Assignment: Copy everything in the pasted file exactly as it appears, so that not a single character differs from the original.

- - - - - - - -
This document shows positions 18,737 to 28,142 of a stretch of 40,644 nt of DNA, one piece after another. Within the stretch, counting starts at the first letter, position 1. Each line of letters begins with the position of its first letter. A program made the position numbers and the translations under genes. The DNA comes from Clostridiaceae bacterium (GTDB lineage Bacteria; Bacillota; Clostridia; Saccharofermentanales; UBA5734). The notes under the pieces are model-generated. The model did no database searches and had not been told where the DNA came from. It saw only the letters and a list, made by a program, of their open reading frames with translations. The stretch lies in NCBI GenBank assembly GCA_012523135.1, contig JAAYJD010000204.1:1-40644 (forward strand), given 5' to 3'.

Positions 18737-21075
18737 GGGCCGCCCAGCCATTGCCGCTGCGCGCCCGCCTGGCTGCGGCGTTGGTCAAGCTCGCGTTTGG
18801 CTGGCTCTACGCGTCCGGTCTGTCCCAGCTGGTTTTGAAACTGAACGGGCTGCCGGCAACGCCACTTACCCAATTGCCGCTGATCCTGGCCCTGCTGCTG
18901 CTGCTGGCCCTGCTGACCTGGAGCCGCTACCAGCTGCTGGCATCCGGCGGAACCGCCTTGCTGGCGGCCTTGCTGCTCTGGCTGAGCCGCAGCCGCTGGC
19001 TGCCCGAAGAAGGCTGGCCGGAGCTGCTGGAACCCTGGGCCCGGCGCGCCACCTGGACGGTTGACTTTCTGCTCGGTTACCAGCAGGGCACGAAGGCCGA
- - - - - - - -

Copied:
This document shows positions 18,737 to 28,142 of a stretch of 40,644 nt of DNA, one piece after another. Within the stretch, counting starts at the first letter, position 1. Each line of letters begins with the position of its first letter. A program made the position numbers and the translations under genes. The DNA comes from Clostridiaceae bacterium (GTDB lineage Bacteria; Bacillota; Clostridia; Saccharofermentanales; UBA5734). The notes under the pieces are model-generated. The model did no database searches and had not been told where the DNA came from. It saw only the letters and a list, made by a program, of their open reading frames with translations. The stretch lies in NCBI GenBank assembly GCA_012523135.1, contig JAAYJD010000204.1:1-40644 (forward strand), given 5' to 3'.

Positions 18737-21075
18737 GGGCCGCCCAGCCATTGCCGCTGCGCGCCCGCCTGGCTGCGGCGTTGGTCAAGCTCGCGTTTGG
18801 CTGGCTCTACGCGTCCGGTCTGTCCCAGCTGGTTTTGAAACTGAACGGGCTGCCGGCAACGCCACTTACCCAATTGCCGCTGATCCTGGCCCTGCTGCTG
18901 CTGCTGGCCCTGCTGACCTGGAGCCGCTACCAGCTGCTGGCATCCGGCGGAACCGCCTTGCTGGCGGCCTTGCTGCTCTGGCTGAGCCGCAGCCGCTGGC
19001 TGCCCGAAGAAGGCTGGCCGGAGCTGCTGGAACCCTGGGCCCGGCGCGCCACCTGGACGGTTGACTTTCTGCTCGGTTACCAGCAGGGCACGAAGGCCGA